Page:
how to prepare fresh tomatoes for tomato sauce

how to prep your tomatoes for a sauce

I don’t know whether to rejoice that it’s September or to cry. On the one hand, it’s my favorite month. I don’t know what to get excited about the most: Apples! Sweaters! Bourbon! Things generously scented with cinnamon!

On the other hand, I’m frenetic as I try to get to the greenmarket every few days so that I can preserve whatever produce there’s left to savor. I carry my weight in plums and other remaining stone fruit, and try to eat it all before it goes bad. A few peaches may or may not have been unceremoniously tossed out – but let’s not blame anyone. But what concerns me now more than anything is tomatoes.

how to prep your tomatoes for a sauce

How many more weeks days of tomatoes do we have left? Let’s be conservative and say – this weekend is the last weekend!

In that case, there’s no time to waste and I’ve still to share a challah recipe that might be good enough to eat for dessert. Tomorrow, I hope! This is far more time sensitive.

The one piece of equipment you will need to make your own tomato sauce is a food mill. It easily gets rid of tomato skins (no need for the pesky blanching and manual skin removal) and gets the tomato puree to just the right sauce texture. Also, if you’ve been lax at the gym (not that I know anyone like that!) or have had a bum wrist that (most likely) requires surgery, working the food mill is an excellent, excellent way to get your triceps and forearms nicely toned. Think of the food mill as a fancy piece of gym equipment that also makes tomato sauce, apple butter, and even baby food!

how to prep your tomatoes for a sauce

I got this tomato prep technique from the great Marcella Hazan whose book has been spending little time on my book shelf and a lot of time on my kitchen counter, and its already stained pages are getting even more use. In her very direct, non-fussy way, Hazan instructs to halve your tomatoes and cook them in a covered pot for ten minutes before pureeing them in a food mill. After that they are ready to become whatever tomato sauce you prefer. You can even freeze what you have and then defrost and cook the sauce when you are ready.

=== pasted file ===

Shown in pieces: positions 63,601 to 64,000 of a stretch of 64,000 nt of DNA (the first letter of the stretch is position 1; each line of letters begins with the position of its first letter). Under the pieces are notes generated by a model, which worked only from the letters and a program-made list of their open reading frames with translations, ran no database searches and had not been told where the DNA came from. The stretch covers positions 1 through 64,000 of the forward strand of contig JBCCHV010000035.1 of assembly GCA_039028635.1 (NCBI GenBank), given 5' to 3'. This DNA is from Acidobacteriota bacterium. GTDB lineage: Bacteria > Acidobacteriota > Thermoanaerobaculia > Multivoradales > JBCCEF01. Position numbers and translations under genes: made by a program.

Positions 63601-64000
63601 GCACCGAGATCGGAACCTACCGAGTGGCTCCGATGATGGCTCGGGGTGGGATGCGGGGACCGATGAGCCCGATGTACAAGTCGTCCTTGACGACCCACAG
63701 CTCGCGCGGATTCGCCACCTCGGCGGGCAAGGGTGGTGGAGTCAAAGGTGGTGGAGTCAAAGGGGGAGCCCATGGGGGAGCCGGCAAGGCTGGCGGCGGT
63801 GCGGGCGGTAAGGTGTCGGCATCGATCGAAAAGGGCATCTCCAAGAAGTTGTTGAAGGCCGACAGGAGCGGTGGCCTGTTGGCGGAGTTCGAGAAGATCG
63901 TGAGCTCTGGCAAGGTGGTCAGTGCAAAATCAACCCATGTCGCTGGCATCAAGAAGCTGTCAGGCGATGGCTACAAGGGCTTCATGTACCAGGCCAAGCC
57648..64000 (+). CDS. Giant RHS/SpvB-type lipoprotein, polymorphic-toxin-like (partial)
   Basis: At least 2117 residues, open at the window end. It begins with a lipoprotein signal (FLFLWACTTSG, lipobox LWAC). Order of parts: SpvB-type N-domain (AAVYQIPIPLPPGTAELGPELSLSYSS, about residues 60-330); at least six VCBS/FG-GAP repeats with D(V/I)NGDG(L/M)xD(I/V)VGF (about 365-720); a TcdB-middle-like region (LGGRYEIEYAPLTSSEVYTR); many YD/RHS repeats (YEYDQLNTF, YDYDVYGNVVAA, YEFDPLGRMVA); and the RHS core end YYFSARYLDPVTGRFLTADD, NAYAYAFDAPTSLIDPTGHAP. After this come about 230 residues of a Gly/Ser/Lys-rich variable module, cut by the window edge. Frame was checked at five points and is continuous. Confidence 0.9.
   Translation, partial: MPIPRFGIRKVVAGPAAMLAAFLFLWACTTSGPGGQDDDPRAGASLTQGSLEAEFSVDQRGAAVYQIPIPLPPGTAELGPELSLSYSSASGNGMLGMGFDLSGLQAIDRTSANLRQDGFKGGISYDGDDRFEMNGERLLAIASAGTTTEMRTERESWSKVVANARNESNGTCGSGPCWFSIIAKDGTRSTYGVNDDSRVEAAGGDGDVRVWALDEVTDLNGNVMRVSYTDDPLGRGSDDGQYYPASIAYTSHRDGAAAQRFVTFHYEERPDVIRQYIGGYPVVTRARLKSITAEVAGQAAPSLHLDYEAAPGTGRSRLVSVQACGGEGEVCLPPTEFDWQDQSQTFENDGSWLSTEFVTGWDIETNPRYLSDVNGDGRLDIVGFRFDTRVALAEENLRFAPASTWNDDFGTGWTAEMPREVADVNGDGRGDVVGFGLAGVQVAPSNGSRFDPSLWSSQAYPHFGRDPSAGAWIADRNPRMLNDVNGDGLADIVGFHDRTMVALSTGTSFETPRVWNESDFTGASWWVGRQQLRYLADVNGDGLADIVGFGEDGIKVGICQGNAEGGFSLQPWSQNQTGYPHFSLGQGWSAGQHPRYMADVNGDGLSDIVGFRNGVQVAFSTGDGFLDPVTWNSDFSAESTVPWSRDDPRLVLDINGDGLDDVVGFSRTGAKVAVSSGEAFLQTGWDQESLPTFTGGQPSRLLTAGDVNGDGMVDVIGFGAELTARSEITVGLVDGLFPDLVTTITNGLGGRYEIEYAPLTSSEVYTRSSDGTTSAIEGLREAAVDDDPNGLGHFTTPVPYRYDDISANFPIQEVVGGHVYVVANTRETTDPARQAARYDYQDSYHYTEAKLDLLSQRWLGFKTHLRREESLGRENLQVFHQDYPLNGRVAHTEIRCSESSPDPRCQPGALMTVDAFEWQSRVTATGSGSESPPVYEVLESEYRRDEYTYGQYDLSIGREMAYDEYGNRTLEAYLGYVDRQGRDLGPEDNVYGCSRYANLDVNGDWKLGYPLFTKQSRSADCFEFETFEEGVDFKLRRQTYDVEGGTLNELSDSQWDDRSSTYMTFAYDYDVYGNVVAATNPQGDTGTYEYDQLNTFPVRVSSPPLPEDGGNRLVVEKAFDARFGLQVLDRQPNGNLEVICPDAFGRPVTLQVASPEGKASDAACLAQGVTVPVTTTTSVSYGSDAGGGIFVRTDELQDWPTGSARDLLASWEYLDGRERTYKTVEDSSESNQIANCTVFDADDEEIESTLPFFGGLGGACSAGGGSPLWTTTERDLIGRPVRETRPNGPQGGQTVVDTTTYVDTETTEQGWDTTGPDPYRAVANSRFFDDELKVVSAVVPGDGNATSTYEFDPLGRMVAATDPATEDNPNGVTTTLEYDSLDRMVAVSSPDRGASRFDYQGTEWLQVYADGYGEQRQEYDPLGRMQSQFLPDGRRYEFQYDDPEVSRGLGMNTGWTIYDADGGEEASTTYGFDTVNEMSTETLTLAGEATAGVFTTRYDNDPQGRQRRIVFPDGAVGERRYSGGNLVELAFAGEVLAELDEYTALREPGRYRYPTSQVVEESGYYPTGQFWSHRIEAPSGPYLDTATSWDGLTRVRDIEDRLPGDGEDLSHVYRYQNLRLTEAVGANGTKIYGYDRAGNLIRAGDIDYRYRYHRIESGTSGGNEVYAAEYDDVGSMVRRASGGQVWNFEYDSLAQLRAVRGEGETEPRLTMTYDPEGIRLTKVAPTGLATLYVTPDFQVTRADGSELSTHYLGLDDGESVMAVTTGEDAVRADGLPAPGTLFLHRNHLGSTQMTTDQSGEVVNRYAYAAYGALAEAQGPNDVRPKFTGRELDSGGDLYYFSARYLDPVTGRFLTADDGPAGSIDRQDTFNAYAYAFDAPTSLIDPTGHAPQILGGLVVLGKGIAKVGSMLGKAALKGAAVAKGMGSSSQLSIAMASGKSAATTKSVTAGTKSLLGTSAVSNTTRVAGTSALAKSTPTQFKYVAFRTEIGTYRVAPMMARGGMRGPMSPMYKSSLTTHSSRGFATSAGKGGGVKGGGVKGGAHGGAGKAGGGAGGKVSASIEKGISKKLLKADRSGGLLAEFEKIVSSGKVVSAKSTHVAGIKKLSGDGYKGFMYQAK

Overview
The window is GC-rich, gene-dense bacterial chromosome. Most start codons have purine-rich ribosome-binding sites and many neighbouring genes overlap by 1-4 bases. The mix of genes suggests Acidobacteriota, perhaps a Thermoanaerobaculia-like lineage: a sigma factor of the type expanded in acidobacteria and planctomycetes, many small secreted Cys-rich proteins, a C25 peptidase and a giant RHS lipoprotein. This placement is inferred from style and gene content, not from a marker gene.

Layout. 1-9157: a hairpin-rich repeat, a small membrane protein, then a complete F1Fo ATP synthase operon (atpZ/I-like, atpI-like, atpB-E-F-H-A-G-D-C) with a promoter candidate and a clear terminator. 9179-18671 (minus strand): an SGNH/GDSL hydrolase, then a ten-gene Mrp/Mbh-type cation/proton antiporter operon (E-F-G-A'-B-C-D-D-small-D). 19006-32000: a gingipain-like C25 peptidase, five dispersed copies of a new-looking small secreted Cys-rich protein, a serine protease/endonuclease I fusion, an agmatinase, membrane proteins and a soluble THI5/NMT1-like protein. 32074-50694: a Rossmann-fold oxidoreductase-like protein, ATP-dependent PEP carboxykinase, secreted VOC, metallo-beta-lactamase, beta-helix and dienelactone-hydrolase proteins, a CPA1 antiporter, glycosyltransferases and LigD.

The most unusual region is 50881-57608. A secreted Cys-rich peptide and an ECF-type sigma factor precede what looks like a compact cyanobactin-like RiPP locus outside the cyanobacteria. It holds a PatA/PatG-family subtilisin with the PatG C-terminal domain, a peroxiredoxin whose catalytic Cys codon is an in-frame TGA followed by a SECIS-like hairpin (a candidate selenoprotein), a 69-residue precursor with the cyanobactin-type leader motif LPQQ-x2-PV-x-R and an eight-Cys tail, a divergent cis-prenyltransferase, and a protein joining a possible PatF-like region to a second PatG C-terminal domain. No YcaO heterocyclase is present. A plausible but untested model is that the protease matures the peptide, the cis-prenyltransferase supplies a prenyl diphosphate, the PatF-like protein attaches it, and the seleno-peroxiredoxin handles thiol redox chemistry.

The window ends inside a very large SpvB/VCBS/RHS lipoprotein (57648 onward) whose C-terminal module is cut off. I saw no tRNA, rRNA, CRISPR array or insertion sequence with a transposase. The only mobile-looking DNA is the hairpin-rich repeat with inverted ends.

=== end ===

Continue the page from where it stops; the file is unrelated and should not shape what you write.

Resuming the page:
Which means, you can sort of keep September going a little longer, even if it’s only in your kitchen.*

*I’ll be back next week (post challah) to talk actual tomato sauce!

How to Prepare Fresh Tomatoes for Sauce
Method adapted from Marcella Hazan

Keep in mind that when you make this, it’s possible that your tomatoes will burn slightly at the bottom and leave black marks on the bottom of the pan – this is perfectly fine. To clean your pot after you’re done cooking the tomatoes, add just enough water to cover the pot, and bring everything to a boil scraping the bottom of the pan with a flat-edged wooden spoon.

Plum tomatoes, halved (I worked with 6 pounds)

1. Place the tomatoes in a pot, cover, and set the heat to medium. Depending on the size of your pot, you might need to do your tomatoes in batches. I started with 6 pounds of tomatoes and did them in three batches using an 8-quart stockpot.

2. Cook the tomatoes for 10 minutes, then remove from heat, and process through a food mill fitted with the coarsest grating attachment. Now, your tomato puree is ready for whatever sauce you plan to make.


  • phi

    I find that making apple pies help me forget about the end of fresh tomatoes. You are wise in preparing for the long tomato-less months to come…

  • Radish

    Jordan – I rarely go on a must-have recommendation speech, but I really think a food mill is a must have in a kitchen. That said, I’ve done this without a food mill, but less successfully. First you bring a large pot of water to a boil, meanwhile you make small x’s in your tomatoes on the bloom side (not stem). Blanch the tomatoes in the boiling water for 1 minute; plunge into an ice bath to cool. Then peel the tomatoes, one by one, using a paring knife. Halve the peeled tomatoes and core then, getting out the fibrous center. Then, in batches, pulse in a food processor, until pureed, but with some texture to them (i.e. not completely smooth). Then cook the pureed tomatoes for 5 minutes over medium heat. It doesn’t get me the same results as a food mill does, but it is somewhat of a substitute. However, the food mill is not only a time saver, but also super handy around my kitchen.

  • Sarah

    I picked my food mill from the thrift store for $5! I love it. I just washed, cored, and squished my tomatoes before cooking them down into sauce with garlic and herbs. Food mill took care of all the skins and also all the seeds! Got two quarts of smooth sauce.

    That being said – smooth sauce is not my favorite! Lol. But it will make a nice pizza sauce and I can always add other veg to it for pasta.

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  • Michmash

    Okay another wonderful share. I like to use fresh ontario garlic and basil. With a decent quality olive oil. I do my tomatoes the same but split it up into the batches for one spicey sauce add oregano basic garlic powder and red chilli peppers. Another is basic sauce washed sterilized hot bottles. Put in olive oil basil leaves dipped quickly in water bath water as well as one good size garlic clove also dipped then fill bottles with hot concentrated sauce. The thinner sauce i keep for everything else. What evers left in the three pots is used for pasta dinner that night since the smell is killing my ramily already lol

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